Prospective randomized trial of glucose-insulin-potassium in acute myocardial infarction. Effects on myocardial hemodynamics, substrates and rhythm

Academic Article

Abstract

  • Fifty consecutive patients admitted within 12 hours of the onset of symptoms of acute myocardial infarction were randomly assigned to treatment with intravenous glucose-insulin-potassium infusion (23 patients) or to a control group (0.5 N sodium chloride infusion) (27 patients). The glucose-insulin-potassium infusion consisted of 30 g glucose, 50 U regular insulin and 80 mEq KCl per liter infused at 1.5 ml/kg per hour for 2 days. Serial measurements were made of pulmonary arterial end-diastolic pressure, cardiac index, daily fluid intake and output, serum glucose, potassium, urea nitrogen, free fatty acids, osmolarity, creatine kinase-MB isoenzyme and cardiac rhythm. Although all patients admitted comatose died (three glucose-insulin-potassium recipients, one control subject), hospital mortality in patients admitted noncomatose was 0 percent (0 of 20) in glucose-insulin-potassium recipients versus 12 percent (3 of 26) in the control group (three deaths secondary to late pump failure). Glucose-insulin-potassium recipients experienced 4.9 ± 1.3 hours of three or more premature ventricular complexes/min compared with 11.1 ± 1.9 hours for control subjects (P < 0.02). Twelve control patients had 60 episodes of ventricular tachycardia compared with seven glucose-insulin-potassium recipients, who had 12 episodes of ventricular tachycardia. During glucose-insulin-potassium infusion, fluid intake and output, serum glucose and potassium were significantly increased compared with values in control subjects, blood urea nitrogen and free fatty acids were decreased, whereas osmolarity, pulmonary arterial end-diastolic pressure and cardiac index did not differ significantly from control values. Creatine kinase-MB infarct size averaged 124 ± 15 IU/liter in glucose-insulinpotassium recipients and 109 ± 14 IU/liter in control subjects (difference not significant). These data demonstrate that, in patients with acute infarction, glucose-insulin-potassium infusion (1) does not adversely alter hemodynamics, (2) reduces free fatty acids, (3) diminishes frequency of ventricular arrhythmias, but (4) has no demonstrable effect on infarct size as assessed with creatine kinase isoenzyme values. In this ongoing randomized clinical trial, the number of patients studied is too small to permit definite conclusions to be reached regarding the effect of glucose-insulin-potassium infusion on hospital survival. © 1979.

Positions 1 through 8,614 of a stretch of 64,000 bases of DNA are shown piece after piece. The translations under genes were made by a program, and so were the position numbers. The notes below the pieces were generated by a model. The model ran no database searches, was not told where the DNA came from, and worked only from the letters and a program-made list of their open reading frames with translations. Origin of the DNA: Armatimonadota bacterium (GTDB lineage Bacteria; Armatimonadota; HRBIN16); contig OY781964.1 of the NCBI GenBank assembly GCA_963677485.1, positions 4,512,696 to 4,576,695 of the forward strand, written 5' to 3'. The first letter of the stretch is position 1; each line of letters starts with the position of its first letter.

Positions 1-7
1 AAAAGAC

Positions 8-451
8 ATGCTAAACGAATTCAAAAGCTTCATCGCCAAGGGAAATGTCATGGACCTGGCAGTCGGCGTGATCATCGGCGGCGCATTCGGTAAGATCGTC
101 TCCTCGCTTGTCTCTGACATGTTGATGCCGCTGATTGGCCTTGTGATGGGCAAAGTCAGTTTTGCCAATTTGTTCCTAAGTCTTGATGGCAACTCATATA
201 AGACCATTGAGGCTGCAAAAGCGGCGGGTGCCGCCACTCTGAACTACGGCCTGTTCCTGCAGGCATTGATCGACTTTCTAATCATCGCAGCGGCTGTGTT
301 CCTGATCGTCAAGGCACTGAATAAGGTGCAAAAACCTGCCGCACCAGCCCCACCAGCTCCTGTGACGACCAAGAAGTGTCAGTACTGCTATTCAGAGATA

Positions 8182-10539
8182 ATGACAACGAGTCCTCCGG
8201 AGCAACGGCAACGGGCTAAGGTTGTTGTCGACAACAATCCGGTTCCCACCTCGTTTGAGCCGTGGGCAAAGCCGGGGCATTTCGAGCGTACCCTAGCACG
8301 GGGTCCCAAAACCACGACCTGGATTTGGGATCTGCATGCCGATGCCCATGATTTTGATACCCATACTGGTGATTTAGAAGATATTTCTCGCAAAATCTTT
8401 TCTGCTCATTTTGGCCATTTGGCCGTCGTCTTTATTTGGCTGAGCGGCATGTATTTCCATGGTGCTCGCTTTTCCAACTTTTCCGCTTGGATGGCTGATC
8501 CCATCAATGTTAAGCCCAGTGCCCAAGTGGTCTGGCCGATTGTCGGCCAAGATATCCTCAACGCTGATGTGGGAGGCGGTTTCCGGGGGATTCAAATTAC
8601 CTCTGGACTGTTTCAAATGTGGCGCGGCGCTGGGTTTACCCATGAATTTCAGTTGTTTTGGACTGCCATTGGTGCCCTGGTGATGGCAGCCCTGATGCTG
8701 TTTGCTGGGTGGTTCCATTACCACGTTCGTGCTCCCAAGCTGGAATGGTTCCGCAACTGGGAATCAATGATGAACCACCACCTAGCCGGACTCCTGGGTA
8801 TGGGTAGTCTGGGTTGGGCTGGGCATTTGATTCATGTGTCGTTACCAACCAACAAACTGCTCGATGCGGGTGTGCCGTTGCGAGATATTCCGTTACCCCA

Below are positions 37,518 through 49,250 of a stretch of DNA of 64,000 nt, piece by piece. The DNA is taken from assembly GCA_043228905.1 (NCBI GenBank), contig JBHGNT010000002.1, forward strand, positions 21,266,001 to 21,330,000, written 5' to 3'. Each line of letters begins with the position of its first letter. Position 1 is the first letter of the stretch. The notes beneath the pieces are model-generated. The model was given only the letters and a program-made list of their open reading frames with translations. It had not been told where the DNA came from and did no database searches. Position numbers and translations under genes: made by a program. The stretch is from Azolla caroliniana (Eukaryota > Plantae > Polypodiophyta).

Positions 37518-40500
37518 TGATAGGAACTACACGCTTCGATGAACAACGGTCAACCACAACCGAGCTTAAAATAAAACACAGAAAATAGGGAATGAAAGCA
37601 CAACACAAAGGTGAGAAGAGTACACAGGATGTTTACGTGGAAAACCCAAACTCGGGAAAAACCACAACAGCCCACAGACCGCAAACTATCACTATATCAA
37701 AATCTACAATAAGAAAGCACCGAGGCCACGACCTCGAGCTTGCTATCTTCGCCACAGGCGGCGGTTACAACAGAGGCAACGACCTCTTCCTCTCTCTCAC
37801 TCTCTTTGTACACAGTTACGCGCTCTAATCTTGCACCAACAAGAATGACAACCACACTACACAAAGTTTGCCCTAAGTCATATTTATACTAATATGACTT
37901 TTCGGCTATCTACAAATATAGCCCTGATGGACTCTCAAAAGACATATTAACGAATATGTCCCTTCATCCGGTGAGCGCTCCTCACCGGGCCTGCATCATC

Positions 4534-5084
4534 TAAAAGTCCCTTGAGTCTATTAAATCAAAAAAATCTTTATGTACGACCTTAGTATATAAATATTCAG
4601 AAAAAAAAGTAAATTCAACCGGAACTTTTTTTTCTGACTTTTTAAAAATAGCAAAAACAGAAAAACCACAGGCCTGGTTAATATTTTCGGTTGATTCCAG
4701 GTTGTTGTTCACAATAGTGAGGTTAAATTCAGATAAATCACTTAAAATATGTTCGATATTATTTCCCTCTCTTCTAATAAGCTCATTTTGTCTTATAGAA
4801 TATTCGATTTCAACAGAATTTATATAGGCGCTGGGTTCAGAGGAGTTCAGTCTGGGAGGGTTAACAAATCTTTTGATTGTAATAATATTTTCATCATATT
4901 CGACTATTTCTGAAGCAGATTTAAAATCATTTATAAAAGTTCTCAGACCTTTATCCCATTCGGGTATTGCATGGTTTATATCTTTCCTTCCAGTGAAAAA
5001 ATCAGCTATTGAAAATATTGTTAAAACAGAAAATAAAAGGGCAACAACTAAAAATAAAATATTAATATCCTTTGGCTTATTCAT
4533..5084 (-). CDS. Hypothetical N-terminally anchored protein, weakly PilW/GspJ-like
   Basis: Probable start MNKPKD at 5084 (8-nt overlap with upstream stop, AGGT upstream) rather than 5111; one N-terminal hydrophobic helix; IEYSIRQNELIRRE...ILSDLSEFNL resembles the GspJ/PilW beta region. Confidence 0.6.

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    Digital Object Identifier (doi)

    Author List

  • Rogers WJ; Segall PH; McDaniel HG; Mantle JA; Russell RO; Rackley CE
  • Start Page

  • 801
  • End Page

  • 809
  • Volume

  • 43
  • Issue

  • 4